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## Homework Statement

## Homework Equations

T = 2π√(m/k)

mx'' + kx = 0

F = ma

## The Attempt at a Solution

I don't honestly know where to start with this. I'm really out of my league in this class, and I'm trying my best to catch up with the things I didn't quite master in Dynamics and Physics...

As far as I can tell, gravity pushes the mass down at a rate of:

m(9.8)(sinθ)

This then compresses k

_{2}and elongates k

_{1}. So I should combine them into getting a k

_{eq}because they are combined and he displacement is the same for each due to the mass moving linearly?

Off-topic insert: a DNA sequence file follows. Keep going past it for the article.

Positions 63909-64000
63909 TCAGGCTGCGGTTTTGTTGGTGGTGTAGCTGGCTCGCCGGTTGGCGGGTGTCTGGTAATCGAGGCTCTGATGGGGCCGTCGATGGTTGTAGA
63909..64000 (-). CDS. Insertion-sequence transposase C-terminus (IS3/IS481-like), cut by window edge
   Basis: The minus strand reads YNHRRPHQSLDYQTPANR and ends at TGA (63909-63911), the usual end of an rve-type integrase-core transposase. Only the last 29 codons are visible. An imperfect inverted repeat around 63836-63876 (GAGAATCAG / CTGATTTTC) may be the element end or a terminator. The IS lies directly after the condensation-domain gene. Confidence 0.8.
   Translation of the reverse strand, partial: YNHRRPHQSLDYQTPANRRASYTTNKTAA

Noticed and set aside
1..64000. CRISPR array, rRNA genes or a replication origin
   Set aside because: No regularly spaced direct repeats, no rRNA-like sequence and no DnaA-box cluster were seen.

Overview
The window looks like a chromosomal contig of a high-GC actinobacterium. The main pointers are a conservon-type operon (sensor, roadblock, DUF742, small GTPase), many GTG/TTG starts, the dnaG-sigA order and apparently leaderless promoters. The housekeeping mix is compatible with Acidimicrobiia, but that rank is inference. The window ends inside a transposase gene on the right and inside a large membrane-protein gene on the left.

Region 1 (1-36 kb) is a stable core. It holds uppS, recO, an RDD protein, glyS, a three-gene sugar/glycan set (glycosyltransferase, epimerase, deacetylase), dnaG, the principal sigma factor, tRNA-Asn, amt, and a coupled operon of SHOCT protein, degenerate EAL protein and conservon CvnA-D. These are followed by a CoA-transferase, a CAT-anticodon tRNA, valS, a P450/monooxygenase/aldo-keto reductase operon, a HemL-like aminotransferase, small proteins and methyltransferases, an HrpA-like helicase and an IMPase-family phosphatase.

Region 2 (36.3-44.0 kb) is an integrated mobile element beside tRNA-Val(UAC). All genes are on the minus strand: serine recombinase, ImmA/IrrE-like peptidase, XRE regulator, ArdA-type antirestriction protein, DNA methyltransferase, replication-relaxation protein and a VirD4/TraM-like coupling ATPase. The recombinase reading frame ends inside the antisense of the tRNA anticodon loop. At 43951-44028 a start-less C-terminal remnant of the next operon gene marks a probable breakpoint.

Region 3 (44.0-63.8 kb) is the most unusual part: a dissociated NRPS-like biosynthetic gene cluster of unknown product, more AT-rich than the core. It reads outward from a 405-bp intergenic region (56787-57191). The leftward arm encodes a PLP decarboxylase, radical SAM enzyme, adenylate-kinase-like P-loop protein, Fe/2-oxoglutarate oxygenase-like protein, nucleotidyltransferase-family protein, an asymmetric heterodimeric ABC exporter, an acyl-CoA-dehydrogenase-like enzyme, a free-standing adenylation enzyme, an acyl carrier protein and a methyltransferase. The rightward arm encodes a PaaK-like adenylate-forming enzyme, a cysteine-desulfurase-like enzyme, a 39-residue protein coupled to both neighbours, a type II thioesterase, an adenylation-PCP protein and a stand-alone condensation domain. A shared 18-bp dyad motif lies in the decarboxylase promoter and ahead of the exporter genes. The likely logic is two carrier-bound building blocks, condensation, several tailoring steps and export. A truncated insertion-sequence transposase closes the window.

k

_{eq}= (1/k

_{1}+ 1/k

_{2})

^{-1}

That doesn't seem quite like i have enough because gravity is at play. If this were perfectly horizontal, there'd be nothing left but to plug k

_{eq}back into the equation for T.

So I need to derive the relationship between gravity and the k coefficient because T doesn't imply any need for gravity to affect it, but it should. That's where I think I'm lost, though I probably went off track way earlier...